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We have some news about the future of one of our distribution lists and want to make sure you're along for the ride.

We've renamed the Sunlight Labs Google Group the Open Government Technology mailing list. Initially, we plan to use it to share news and coordinate action about open government data in the United States. You can sign up here, if you're not already on it:
https://groups.google.com/forum/#!forum/opengovtech

Here's why: For the past few years the Federal government has held an inter-agency open data working group hosted by the General Services Administration, White House OMB, and OSTP. The group meets every other week and discusses updates over an internal government mailing list. Starting last year, the group began to hold quarterly public meetings with civil society participants that support open government. At the last public meeting of 2016, the meeting led to a discussion of how to facilitate ongoing conversations around open data between government agencies and civil society groups.

There's currently a broader federal open government working group that holds quarterly public meetings and has a public mailing list, but no civil society open government technology listserv. https://groups.google.com/forum/#%21forum/us-open-government

When members of the civil society proposed adopting this one, we thought the community of developers, advocates, journalists, and public servants in the Sunlight Labs network would welcome the opportunity to participate. If you wish to opt-out, we understand and hope to see you in other places, online and off.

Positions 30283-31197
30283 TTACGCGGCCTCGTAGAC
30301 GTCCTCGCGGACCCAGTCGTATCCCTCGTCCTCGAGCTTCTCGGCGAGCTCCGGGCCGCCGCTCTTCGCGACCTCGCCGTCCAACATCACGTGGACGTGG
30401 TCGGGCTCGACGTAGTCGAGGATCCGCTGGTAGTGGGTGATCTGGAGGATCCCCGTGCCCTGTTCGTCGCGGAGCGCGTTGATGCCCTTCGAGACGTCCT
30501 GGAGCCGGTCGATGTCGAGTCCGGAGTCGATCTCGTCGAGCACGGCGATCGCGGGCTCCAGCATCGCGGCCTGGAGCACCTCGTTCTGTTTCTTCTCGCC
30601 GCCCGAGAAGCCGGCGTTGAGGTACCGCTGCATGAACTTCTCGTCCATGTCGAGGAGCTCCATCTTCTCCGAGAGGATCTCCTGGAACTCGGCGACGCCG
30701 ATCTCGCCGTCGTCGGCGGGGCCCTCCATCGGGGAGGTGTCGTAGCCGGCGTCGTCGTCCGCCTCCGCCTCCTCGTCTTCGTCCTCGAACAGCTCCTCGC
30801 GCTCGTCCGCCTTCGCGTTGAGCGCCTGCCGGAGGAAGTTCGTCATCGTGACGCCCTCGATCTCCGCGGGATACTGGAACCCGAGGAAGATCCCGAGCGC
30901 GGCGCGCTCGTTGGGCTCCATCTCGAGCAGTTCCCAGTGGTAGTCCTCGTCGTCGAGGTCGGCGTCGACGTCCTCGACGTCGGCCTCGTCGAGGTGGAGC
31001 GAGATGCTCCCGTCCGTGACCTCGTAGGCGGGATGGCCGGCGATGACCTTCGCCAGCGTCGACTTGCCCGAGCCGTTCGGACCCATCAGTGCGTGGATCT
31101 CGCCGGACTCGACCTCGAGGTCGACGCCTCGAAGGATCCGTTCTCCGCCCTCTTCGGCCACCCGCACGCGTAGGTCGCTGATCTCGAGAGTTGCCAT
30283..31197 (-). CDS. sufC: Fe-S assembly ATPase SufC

Yours,

Alex Howard, Sunlight Foundation
Josh Tauberer, GovTrack
Katherine Garcia, Center for Open Data Enterprise
Hudson Hollister, Data Coalition
Phil Ashlock, Data.gov

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How data visualization can save lives:
http://www.huffingtonpost.com/entry/this-is-how-visualizing-open-data-can-help-save-lives_56781c17e4b014efe0d5fd59?cje5ewmi

Cities are increasingly releasing data that they can use to make life better for their residents online -- enabling journalists and researchers to better inform the public.

Los Angeles, for example, has analyzed data about injuries and deaths on its streets and published it online. Now people can check its conclusions and understand why LA's public department prioritizes certain intersections.

The impact from these kinds of investments can lead directly to saving lives and preventing injuries. The work is part of a broader effort around the world to make cities safer.

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Expectations for immediate returns on releasing open data were wildly overinflated in 2009, amidst hype and hope of the Internet reinventing government. It's easy to knock that down today. Now that people are seeing real global impact, six years later, we can start talking pragmatically about what's working, what hasn't, why, and for whom. That's a good thing. http://www.economist.com/news/international/21678833-open-data-revolution-has-not-lived-up-expectations-it-only-getting